Event report: Symposium – ‘Crowd-sourcing Machine Learning in NMR’ Thursday 5th Mar 2020.

The rise of machine learning (ML) has led to an explosion in potential strategies which may be used to learn from data in order to make scientific predictions. For physical scientists who wish to apply ML strategies to a particular domain, the vast number of strategies available has made it difficult to make an a priori assessment of what strategy to adopt. This is further complicated when similar domains have not been previously explored in the literature.

Recently, CHAMPS PDRA Dr. Lars Andersen Bratholm and collaborators worked with Kaggle to design a competition which encouraged data scientists around the world to develop ML models for predicting pairwise nuclear magnetic resonance (NMR) properties for synthetically relevant chemical compounds.
The success this strategy has cultivated highlights the potential of crowd-sourced ML approaches across a range of scientific domains and the CHAMPS symposium “Crowd-sourcing machine learning in NMR” took place on the 5th of March to communicate this message to researchers in the Bristol area.

IMG_8323
The symposium started off with Professor Craig butts and PhD student Will Gerrard from the University of Bristol presenting how modelling of NMR properties with DFT and ML can accelerate the drug design process. This was followed by Addison Howard from Kaggle introducing the Kaggle platform, background to the company and interesting findings from the CHAMPS competition. The early non-technical session ended with Lars Bratholm conveying the main findings of the competition from the organizers point of view, namely what can be gained from combining all the different approaches, and how the collaborative environment of Kaggle is something that we can learn from in academia.

IMG_8325

The afternoon session turned more technical and featured representatives from six of the top performing teams who all presented their approaches to the competition. The talks of Brandon Anderson, Luka Stojanovic, Milos Popovic, Sunghwan Choi, Andres Torrubia and Devin Wilmott all spurred great discussion with audience, which continued the following day with the competition organizers.

IMG_8321

Dr. Lars Andersen Bratholm.

CHAMPS Workshop – ‘Chaos Indicators, Phase Space and Chemical Reaction Dynamics’ 4th – 6th May 2020

CHAMPS Workshop – ‘Chaos Indicators, Phase Space and Chemical Reaction Dynamics’
|  4th – 6th May 2020  |

Organisers | Dr Matthaios Katsanikas, Dr Makrina Agaoglou + Dr Francisco Gonzalez Montoya

*REGISTRATION IS NOW OPEN – please register here*

Schedule of talks
Workshop link – https://bluejeans.com/233350403

Day 1 – Monday 4th May 12pm – 2pm (UK Time)
12.00 – 12.10 Introduction
12.10 – 12.40 R. MacKay – (University of Warwick, Coventry)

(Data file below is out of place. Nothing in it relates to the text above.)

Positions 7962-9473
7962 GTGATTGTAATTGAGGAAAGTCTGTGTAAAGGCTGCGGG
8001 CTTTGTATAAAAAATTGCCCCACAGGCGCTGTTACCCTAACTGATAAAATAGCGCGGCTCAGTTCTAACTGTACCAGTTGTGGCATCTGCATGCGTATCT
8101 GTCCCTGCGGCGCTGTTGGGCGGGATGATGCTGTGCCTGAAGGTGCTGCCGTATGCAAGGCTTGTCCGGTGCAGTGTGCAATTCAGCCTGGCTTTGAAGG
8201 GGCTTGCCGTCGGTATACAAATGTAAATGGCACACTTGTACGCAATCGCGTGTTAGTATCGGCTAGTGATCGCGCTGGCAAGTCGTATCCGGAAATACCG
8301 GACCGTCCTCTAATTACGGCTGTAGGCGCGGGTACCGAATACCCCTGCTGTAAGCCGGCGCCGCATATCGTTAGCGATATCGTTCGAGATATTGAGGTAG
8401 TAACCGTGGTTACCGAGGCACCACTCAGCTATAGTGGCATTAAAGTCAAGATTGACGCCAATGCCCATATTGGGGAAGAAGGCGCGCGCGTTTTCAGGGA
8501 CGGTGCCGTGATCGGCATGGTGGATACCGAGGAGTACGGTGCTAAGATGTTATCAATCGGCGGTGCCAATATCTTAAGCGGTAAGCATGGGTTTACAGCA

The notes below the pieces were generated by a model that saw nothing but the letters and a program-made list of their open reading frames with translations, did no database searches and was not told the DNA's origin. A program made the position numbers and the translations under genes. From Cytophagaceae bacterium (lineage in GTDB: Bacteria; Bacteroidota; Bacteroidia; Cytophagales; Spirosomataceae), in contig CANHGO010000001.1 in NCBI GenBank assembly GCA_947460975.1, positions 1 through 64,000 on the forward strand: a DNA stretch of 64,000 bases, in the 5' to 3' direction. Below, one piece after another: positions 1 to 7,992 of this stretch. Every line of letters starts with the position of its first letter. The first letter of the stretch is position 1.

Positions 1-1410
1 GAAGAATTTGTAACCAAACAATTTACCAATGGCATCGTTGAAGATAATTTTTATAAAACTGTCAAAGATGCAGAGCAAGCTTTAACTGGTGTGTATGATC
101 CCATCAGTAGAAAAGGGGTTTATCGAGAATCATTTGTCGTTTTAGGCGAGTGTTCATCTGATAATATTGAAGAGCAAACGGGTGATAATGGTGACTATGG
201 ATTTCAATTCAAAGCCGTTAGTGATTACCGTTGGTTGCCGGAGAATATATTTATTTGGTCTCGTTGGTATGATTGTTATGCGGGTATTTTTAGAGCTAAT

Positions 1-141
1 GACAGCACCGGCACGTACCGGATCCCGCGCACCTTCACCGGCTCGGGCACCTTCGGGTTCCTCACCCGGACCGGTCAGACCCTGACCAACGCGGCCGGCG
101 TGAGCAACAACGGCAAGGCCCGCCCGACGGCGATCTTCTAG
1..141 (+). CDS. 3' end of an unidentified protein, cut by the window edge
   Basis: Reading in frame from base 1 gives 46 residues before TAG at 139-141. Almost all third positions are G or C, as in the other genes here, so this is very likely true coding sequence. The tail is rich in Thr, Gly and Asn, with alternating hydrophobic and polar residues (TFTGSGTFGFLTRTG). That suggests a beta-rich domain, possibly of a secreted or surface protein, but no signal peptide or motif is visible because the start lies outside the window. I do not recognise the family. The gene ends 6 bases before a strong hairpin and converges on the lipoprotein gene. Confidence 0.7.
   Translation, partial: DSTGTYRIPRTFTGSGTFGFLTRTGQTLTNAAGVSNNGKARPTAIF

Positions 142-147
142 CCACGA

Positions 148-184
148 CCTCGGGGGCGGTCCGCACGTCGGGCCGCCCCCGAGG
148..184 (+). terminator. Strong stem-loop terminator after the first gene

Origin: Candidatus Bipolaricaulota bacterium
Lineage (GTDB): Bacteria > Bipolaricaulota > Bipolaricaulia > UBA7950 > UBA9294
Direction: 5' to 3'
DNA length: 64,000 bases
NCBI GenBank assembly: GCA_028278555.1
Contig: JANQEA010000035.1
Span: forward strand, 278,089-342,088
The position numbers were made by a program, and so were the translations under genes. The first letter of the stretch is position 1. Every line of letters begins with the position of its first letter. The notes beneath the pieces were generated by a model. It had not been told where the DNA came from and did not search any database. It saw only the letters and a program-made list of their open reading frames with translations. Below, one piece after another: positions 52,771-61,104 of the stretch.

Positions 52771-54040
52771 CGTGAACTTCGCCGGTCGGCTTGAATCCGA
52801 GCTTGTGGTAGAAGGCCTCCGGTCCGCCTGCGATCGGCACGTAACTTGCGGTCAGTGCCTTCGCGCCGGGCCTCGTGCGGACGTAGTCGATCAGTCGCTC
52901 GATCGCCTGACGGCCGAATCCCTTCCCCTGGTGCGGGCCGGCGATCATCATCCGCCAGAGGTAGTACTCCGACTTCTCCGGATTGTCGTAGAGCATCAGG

12.40 – 13.10 T. Komatsuzaki – (Hokkaido University, Japan)
13.10 – 13.40 S. Keshavamurthy – (Indian Inst of Technology Kanpur, India)

Day 2 – Tuesday 5th May 12pm – 2pm (UK Time)
12.00 – 12.10 Introduction
12.10 – 12.40 A. Mancho – (Instituto de Ciencias Matemáticas, CSIC, Madrid)
12.40 – 13.10 V. J. Garcia Garrido – (Universidad de Alcala, Spain)
13.10 – 13.40 Ch. Skokos – (University of Cape Town, South Africa)

Day 3 – Wednesday 6th May 12pm – 2pm (UK Time)
12.00 – 12.10 Introduction
12.10 – 12.40 S. Farantos – (University of Crete, Greece)
12.40 – 13.10 P. Patsis – (RCAAM of Academy of Athens, Greece)
13.10 – 13.40 P. Cincotta – (Universidad Nacional de La Plata, Argentina)

Schedule + Title of talks PDF

Symposium – Title: ‘Crowd-sourcing Machine Learning in NMR’, Thursday 5th March 2020

Symposium – Title: Crowd-sourcing Machine Learning in NMR

Following on from the success of the Kaggle competition that Champs PDRA Lars Anderson Bratholm ran last year he is now organising a Symposium to be held on Thursday 5th March 2020.

Title, abstract and schedule below (subject to change):

Crowd-sourcing Machine Learning in NMR

Abstract:
The rise of machine learning (ML) has led to an explosion in potential strategies which may be used to learn from data in order to make scientific predictions. For physical scientists who wish to apply ML strategies to a particular domain, the vast number of strategies available has made it difficult to make an a priori assessment of what strategy to adopt. This is further complicated when similar domains have not been previously explored in the literature.
Recently, we worked with Kaggle to design a competition which encouraged data scientists around the world to develop ML models for predicting pairwise nuclear magnetic resonance (NMR) properties for synthetically relevant chemical compounds. Over 3 months, we received 47,800 ML model submissions from 2700 teams in 84 countries, with the top models outperforming our own previously published methods. The success this strategy has cultivated highlights the potential of crowd-sourced ML approaches across a range of scientific domains.

This symposium will introduce the background and main findings of the competition, including the context of computational NMR, the Kaggle platform and presentations from the top performing teams of the competition.

Location: Lecture Theater 2.41, Fry Building, Bristol BS8 1TH

Schedule – Thursday 5th March:

10:00 – 11:15: Registration
11:15 – 11:50: Craig Butts and Will Gerrard